Childhood Sexual Abuse & Truama, Victims and Survivors share their journeys and Healing
I can recall Scott Walker with WGNS Radio in Murfreesboro, Tennessee discussing the need to end the statute of limitations on sexual abuse and the issue of childhood sexual trauma. For over a year or more Scott had mentioned it but I wasn’t interested in talking about such an extremely uncomfortable subject.
“The subject of childhood sexual abuse is often difficult.”
The subject of childhood sexual abuse and trauma is often difficult to discuss. To be honest, the topic makes me sick to my stomach. That’s probably why I shied away from it. Scott was relentless in his pursuit and had a deep conviction for positive change, after all he was a victim of childhood sexual abuse himself. He and others became those lobbyists that are not found on capitol hill.
After doing some research on the subject of childhood sexual trauma I started to find some very alarming statistics. The long-term effects that plague victims and the myriad of its effects is startling. When I asked Nathan Shaver, the senior research associate with Tennessee Advisory Commission on Intergovernmental Relations, TACIR if they would be interested in helping by studying the issue. Needless to say, Nathan “got it” and he knew the issue was of great importance and very interested in helping. If my fellow legislators heard those powerful heartfelt testimonies, I knew they would be very moved for future legislation to be introduced to hopefully end the statute of limitations. The British statesman and Prime Minister William E. Gladstone once said, “justice delayed is justice denied.”
“Justice delayed is Justice denied,” ~William Gladstone
The legislature and the committee, in my opinion, and in my past experience would not be comfortable discussing this issue. If a bill was presented it would be quickly struck down and sent to the abyss of a summer study. Yes, some summer studies can be productive, but many bills are sent there to die a quick death.
Often the legislative committees go very fast and sadly many voices may not be heard. The legislature, in many cases, don’t have any lobbyist advocating for the needs of the average citizen. Yes, there are a few groups, but no one came to mind when it was the subject of childhood sexual trauma. That’s one reason I’m writing this article so more victims will seek the help they need and find the courage within themselves like these survivors to come forward. My thoughts are that survivors will find healing by helping others.
“Legislators and TACIR members heard those powerful heartfelt testimonies” ~ Rep. Mike Sparks
I want to say a specials thank you to Speaker Pro Tem Bill Dunn, Chairman Jim Coley, Criminal Justice Committee Chairman Mike Carter, Chairman Michael Curcio and Leader William Lamberth for their work and their attentiveness to the issue of childhood sexual trauma. I was proud that those legislators and others personally met with victims and listened to their stories.
The long-term effects of sexual trauma is very alarming.
Many may not want to believe it is happening to any child they know. But with those statistics, that seems unlikely. Our children need to have someone that they can tell – a parent, teacher or an adult that they trust will believe and protect them. Many states have laws such as Jenna’s Law. The law ensures those who teach our children are fully aware of the signs and symptoms of child sexual trauma. They should know how to identify and assist with sexual abuse cases when they arise.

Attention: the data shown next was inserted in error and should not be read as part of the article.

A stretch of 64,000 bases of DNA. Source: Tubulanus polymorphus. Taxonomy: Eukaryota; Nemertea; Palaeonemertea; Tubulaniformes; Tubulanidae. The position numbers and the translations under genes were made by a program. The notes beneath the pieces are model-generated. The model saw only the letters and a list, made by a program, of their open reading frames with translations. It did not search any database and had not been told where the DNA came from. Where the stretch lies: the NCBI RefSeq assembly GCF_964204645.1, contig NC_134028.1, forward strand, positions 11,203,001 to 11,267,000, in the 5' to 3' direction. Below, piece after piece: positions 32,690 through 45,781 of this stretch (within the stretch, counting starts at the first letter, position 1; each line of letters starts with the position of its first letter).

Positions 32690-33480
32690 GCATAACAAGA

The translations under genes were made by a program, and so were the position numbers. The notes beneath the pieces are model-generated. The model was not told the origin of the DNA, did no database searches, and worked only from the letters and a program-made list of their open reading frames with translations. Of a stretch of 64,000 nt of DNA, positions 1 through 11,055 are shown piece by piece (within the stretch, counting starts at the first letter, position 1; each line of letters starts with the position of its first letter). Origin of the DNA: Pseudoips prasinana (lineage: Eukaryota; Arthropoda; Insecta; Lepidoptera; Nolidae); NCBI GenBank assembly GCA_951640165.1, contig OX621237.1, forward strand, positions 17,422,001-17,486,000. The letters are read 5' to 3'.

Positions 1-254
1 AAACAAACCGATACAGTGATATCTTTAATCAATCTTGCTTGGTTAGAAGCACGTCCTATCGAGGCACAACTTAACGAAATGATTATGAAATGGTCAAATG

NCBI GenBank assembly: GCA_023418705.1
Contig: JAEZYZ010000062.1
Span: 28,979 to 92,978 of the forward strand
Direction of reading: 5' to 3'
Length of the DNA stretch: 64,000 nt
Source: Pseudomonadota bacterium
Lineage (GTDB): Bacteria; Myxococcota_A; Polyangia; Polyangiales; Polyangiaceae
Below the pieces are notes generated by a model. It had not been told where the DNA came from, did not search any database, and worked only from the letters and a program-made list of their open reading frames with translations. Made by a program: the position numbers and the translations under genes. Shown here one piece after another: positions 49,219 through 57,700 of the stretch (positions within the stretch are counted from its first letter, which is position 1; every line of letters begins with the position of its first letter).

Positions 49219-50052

Does Society have a Childhood Sexual Abuse Epidemic?
As a society, we need to know that the first step in dealing with any epidemic is identifying that it exist then developing a plan to eradicate it. Childhood sexual abuse is vastly different from other crimes. Studies show that roughly 70% of the crimes of sexual abuse go unreported. Much like the victims such as Joanna, Donna, Tina and Scott many children will suffer in silence. If this was any other sickness or disease we wouldn’t stand by and ignore there is a problem. It it was the flu, pneumonia or any other diagnosis and we knew that 1 in 4 people were victims we would certainly call it an epidemic. News anchors, journalist, doctors, nurses, elected officials and dozens of public service announcements would be discussing the issue. We should all identify that it is an epidemic, hold perpetrators accountable, help those victims and encourage survivors to seek therapy and counseling.
Human Sex Trafficking & Synchronicity
When I was first elected to the Tennessee General Assembly in 2010, Kathy Hines, a former Detroit police detective had requested a meeting with me. I often speak about a term called, “synchronicity.” Webster defines synchronicity as, “the coincidental occurrence of events and especially psychic events that seem related but are not explained by conventional mechanisms of causality.”
I will argue that Detective Kathy Hines was the first to advocate against human trafficking at the Tennessee General Assembly. During her visit she said, “I don’t know why but for some reason I felt a need to meet with you.” When she told telling me about human trafficking I didn’t know what it was and neither did anyone else at that that. My response to her was, “that stuff doesn’t happen in my community, no one would prostitute a young 13-year-old girl. We may have a few rough individuals, but they’re not that bad.”